Merck asks FDA for EUA for COVID-19 pill that halves hospitalizations and death



On Monday, Merck and partner Ridgeback Biotherapeutics LP asked the Food and Drug Administration (FDA) to give its COVID-19 pill emergency use authorization (EUA). They filed an application for their pill molnupiravir as the next step forward after receiving promising results in trials from a late-stage study. According to the company, its antiviral drug decreased hospitalizations or death due to COVID-19 by 50 percent in high risk individuals who had mild or moderate infections, as per data obtained in phase three clinical trials.

If the FDA authorizes emergency use approval, molnupiravir could become the first oral pill to be used to treat COVID-19. It reportedly stops the virus from replicating itself and this could stop its spread throughout the human body. It was originally formulated to treat influenza. It can be taken at home and would not require patients to go to hospitals to get treated.

Emory University had developed the drug at Drug Innovation Ventures at Emory (DRIVE). The drug innovation company, based in Atlanta, had licensed its use to Ridgeback Biotherapeutics, who in turn partnered with the Summit, New Jersey giant pharmaceutical Merck.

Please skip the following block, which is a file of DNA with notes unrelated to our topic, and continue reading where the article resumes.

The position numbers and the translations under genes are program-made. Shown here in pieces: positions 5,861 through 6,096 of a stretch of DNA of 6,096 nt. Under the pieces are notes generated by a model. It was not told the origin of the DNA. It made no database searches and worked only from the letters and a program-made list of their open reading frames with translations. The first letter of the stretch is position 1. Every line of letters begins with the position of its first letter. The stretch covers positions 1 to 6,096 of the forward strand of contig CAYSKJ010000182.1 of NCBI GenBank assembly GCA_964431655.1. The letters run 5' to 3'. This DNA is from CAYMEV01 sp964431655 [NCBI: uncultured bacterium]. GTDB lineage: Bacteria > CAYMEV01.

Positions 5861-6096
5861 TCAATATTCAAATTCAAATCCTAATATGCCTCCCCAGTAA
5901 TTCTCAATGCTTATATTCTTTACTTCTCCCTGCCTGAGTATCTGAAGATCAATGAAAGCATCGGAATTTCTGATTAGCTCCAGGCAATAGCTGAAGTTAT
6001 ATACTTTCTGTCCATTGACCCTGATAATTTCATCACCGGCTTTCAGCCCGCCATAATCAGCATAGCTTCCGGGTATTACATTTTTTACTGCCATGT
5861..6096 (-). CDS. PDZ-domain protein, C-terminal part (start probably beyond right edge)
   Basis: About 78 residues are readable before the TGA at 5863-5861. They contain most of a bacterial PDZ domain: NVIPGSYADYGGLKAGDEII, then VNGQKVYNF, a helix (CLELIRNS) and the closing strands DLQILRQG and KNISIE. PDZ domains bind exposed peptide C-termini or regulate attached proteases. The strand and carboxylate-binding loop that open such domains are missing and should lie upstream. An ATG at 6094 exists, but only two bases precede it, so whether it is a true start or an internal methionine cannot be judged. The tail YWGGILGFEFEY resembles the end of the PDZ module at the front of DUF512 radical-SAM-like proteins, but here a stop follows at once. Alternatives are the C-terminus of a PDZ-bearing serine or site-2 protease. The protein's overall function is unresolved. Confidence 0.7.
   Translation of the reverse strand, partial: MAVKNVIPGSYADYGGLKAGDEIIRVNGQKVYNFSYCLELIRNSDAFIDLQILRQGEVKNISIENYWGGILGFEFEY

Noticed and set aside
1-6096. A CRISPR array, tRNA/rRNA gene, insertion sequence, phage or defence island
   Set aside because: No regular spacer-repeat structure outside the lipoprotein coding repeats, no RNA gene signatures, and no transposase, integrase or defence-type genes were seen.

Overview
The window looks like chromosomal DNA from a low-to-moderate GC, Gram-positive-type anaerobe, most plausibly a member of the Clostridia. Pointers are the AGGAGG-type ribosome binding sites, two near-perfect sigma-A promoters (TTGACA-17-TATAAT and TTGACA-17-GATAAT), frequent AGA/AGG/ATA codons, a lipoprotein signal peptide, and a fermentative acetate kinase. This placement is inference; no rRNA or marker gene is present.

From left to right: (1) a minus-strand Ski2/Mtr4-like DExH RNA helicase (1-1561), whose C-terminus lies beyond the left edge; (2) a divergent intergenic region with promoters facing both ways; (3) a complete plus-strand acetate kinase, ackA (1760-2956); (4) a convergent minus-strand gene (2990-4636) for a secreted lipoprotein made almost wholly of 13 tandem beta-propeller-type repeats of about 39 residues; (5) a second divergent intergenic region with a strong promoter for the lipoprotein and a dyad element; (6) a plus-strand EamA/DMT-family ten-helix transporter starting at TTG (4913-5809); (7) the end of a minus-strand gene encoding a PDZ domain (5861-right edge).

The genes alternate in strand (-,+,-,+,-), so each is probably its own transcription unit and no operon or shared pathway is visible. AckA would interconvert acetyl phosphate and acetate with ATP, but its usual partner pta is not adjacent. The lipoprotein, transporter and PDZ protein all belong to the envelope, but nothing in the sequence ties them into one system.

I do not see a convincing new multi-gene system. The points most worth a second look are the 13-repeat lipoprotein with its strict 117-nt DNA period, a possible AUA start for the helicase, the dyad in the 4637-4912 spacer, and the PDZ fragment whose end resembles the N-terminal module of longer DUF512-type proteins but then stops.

Merck has released the results of the clinical trials. The results have not been peer reviewed. Side effects were mild but were not mentioned by Merck.

According to the Daily Mail, trials were also conducted with generic versions in India but were stopped for moderate cases as the medication did not show “significant efficacy.” However, the pills were successful when used for mild cases. Incidentally different countries classify mild and moderate cases according to their own regulations.

Merck also said that it was working with other regulatory agencies around the world. It has said that the U.S. will be supplied with roughly 1.7 million courses, if the FDA authorizes EUA or full approval. The New York Times reported that a five-day course of molnupiravir would cost approximately $700 per person. Monoclonal antibodies, the current treatment, costs the federal government three times as much as that of molnupiravir.


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